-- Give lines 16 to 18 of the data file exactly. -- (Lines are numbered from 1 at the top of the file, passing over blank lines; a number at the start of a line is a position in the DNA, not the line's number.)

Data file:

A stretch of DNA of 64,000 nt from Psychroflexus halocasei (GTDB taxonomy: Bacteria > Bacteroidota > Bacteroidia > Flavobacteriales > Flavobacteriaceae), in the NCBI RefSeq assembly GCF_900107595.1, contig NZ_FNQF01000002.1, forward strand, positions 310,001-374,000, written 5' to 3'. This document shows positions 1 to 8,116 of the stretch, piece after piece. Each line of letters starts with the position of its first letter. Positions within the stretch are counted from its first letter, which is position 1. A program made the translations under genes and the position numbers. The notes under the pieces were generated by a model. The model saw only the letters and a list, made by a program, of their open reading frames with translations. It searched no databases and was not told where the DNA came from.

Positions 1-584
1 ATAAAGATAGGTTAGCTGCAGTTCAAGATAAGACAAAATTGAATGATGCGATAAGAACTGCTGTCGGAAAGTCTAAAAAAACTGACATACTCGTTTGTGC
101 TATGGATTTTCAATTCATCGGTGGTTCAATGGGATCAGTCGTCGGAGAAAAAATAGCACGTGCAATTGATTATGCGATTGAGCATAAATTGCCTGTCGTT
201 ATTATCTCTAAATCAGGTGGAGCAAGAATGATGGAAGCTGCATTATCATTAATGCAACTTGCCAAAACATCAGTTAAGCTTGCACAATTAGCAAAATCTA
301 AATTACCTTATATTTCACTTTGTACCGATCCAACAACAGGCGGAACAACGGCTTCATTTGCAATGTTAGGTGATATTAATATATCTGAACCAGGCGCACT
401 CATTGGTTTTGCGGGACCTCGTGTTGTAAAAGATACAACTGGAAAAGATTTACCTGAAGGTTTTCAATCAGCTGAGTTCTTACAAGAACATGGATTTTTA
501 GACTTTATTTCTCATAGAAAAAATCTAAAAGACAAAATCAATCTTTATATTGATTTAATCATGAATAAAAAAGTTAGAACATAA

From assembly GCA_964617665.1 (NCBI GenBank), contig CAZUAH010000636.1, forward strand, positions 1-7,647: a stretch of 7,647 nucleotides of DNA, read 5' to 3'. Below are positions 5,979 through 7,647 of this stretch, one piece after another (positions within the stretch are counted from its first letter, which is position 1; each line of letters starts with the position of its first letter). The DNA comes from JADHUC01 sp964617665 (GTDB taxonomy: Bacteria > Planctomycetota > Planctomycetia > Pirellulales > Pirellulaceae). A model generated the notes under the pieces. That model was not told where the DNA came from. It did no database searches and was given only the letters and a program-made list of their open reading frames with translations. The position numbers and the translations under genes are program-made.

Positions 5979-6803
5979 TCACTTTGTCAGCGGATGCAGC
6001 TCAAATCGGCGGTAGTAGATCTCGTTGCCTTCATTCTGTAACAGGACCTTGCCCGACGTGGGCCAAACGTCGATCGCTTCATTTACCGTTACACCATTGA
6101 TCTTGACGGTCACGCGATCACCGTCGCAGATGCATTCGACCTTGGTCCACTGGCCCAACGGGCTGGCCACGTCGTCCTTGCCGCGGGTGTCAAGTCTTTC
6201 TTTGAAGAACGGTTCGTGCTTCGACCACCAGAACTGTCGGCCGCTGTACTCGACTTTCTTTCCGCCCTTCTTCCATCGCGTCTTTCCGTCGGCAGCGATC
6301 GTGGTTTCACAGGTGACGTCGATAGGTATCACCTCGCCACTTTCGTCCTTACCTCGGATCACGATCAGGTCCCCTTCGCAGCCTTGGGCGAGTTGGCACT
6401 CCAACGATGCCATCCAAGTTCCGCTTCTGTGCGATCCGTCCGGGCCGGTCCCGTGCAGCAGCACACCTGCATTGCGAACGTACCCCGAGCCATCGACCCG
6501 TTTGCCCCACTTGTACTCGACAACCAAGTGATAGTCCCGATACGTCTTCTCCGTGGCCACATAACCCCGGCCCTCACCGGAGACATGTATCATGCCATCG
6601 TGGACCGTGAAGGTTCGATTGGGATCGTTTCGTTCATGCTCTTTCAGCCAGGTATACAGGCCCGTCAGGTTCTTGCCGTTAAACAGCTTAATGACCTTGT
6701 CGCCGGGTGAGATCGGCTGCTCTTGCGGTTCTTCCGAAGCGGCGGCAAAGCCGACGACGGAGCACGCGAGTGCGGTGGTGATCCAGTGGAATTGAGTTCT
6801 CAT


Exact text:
6401 CCAACGATGCCATCCAAGTTCCGCTTCTGTGCGATCCGTCCGGGCCGGTCCCGTGCAGCAGCACACCTGCATTGCGAACGTACCCCGAGCCATCGACCCG
6501 TTTGCCCCACTTGTACTCGACAACCAAGTGATAGTCCCGATACGTCTTCTCCGTGGCCACATAACCCCGGCCCTCACCGGAGACATGTATCATGCCATCG
6601 TGGACCGTGAAGGTTCGATTGGGATCGTTTCGTTCATGCTCTTTCAGCCAGGTATACAGGCCCGTCAGGTTCTTGCCGTTAAACAGCTTAATGACCTTGT